(Wajir, 30 September 2021): Visiting Wajir today, with Government officials, donor representatives
and United Nations colleagues, the United Nations Resident Coordinator for Kenya, Dr Stephen
Jackson, called for immediate action to respond to the severe drought that is ravaging communities in
the Arid and Semi-Arid Lands (ASAL) region of the country.
“People in the ASAL region are facing a dire situation,” said Dr Jackson, as he launched the
humanitarian Flash Appeal for the Kenya Drought response. “I met today with women, men, and
children in Wajir, who all told me how their lives are being upended by the drought. It is imperative
that we act now, working closely with communities and community-led organizations, to alleviate the
suffering that has been caused by back-to-back poor rainy seasons.”
The Kenya Drought Flash Appeal launched today calls for nearly US$139.5 million to deliver relief to
1.3 million people whose lives have been hardest-hit by the crisis, of which an estimated $28.5
million has already been received from donors, including $5 million from the United Nations Central
Emergency Response Fund. The appeal brings together 45 humanitarian partners, including UN
agencies, international non-governmental organizations (NGOs), national NGOs and the Kenya Red
Cross Society, to complement the Government’s response to the drought crisis in the ASAL region.
At the El-Nur Clinic in Wajir, Dr Jackson met Zeinab, who told the Resident Coordinator that she
could not feed her children this morning and does not know if she will be able to put food on the table
this evening. Many of her livestock have died because of the drought and the few that are remaining
are in a very bad condition and cannot be sold in the market.
Zeinab’s story is emblematic of the situation faced by many people impacted by drought in the ASAL
region, which the President of Kenya declared a national disaster on 8 September. There are now at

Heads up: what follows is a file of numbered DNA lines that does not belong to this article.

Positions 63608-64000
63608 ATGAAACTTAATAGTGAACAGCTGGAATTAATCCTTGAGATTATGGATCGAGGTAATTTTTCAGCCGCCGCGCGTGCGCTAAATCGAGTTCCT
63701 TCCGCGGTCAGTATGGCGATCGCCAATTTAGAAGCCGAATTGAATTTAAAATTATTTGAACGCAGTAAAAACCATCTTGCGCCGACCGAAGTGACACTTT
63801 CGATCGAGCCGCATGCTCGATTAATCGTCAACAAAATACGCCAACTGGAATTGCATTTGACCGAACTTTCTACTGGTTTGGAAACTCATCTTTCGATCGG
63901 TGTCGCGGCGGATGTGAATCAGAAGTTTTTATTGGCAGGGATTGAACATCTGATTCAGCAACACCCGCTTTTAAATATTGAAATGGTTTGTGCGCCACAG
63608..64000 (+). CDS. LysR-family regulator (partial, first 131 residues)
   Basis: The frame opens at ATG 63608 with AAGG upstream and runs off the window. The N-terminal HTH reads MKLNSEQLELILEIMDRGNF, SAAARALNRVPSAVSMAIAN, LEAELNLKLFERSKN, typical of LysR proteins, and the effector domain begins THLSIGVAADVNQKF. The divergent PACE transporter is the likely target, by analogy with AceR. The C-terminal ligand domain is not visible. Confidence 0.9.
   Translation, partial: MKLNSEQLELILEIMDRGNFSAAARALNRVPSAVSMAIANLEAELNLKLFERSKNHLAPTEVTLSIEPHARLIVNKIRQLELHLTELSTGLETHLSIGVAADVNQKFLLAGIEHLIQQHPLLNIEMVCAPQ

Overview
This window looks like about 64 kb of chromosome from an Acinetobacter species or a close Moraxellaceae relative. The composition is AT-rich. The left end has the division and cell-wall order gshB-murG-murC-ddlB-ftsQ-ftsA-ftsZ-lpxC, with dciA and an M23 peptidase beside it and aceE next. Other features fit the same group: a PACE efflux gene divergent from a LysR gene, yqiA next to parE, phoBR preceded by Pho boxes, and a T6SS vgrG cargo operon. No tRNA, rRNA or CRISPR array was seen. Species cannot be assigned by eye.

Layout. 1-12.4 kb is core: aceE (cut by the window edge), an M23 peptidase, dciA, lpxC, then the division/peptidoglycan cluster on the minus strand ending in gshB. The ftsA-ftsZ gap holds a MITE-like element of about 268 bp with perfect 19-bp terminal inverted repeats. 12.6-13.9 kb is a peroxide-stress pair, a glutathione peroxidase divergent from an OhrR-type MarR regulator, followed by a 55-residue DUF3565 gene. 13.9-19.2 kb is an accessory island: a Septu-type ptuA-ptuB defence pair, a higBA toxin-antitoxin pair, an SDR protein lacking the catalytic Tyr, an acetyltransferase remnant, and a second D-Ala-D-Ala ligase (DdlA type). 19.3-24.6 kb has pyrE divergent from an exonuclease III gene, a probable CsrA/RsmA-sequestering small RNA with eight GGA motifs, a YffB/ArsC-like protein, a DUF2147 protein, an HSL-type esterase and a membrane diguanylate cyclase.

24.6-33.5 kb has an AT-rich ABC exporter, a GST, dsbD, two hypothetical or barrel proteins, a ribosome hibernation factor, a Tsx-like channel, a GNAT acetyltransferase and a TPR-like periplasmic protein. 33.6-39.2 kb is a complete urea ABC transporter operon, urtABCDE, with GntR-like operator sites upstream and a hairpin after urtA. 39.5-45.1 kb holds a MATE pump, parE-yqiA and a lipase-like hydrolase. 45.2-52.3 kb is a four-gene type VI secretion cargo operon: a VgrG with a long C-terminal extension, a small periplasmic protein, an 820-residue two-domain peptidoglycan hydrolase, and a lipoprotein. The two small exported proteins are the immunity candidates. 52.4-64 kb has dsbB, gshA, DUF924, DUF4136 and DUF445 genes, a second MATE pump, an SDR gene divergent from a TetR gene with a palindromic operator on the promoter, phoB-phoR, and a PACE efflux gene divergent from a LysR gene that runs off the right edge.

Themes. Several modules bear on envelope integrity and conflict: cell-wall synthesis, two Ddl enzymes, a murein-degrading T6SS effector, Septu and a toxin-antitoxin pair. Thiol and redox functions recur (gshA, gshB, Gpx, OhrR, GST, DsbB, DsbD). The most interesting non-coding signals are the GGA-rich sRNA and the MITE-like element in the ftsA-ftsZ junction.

least 2.1 million people facing severe food insecurity in the region, and this will rise to 2.4 million by
the beginning of November–nearly triple the number at the same time last year. Acute malnutrition is
rising, posing an imminent risk to children and pregnant and lactating women, while men are having
to trek further afield to access water, food and forage, resulting in family separation and tensions
between communities. Women, children and the elderly are also facing increased risks of exploitation
and abuse as a result of the deteriorating situation.
“Today I saw communities and humanitarians in action, working together to deliver life-saving and
life-sustaining assistance to families in desperate need,” said Dr Jackson. “I saw doctors and nurses
treating children and women suffering from acute malnutrition, and livestock in poor condition
receiving urgently needed feed. I also saw innovative projects, such as the Alas Group farm, where
sustainable solutions are being put in place to help communities to become resilient: to thrive now,
and into the future.”
Reflecting on the launch of the Flash Appeal, Dr Jackson stressed the urgent need for additional
funding to enable partners to scale-up the important work already being done on the ground.
“Humanitarian partners reached nearly half a million people in the ASAL region in the first seven months of 2021, in support of the Government-led response. However, much more must be done. Without additional funding, we risk jeopardizing the amazing efforts that are already underway and
will certainly not be able to meet the rapidly rising needs that I have seen today.”
Note to editors:
Download the summary of the Flash Appeal here.
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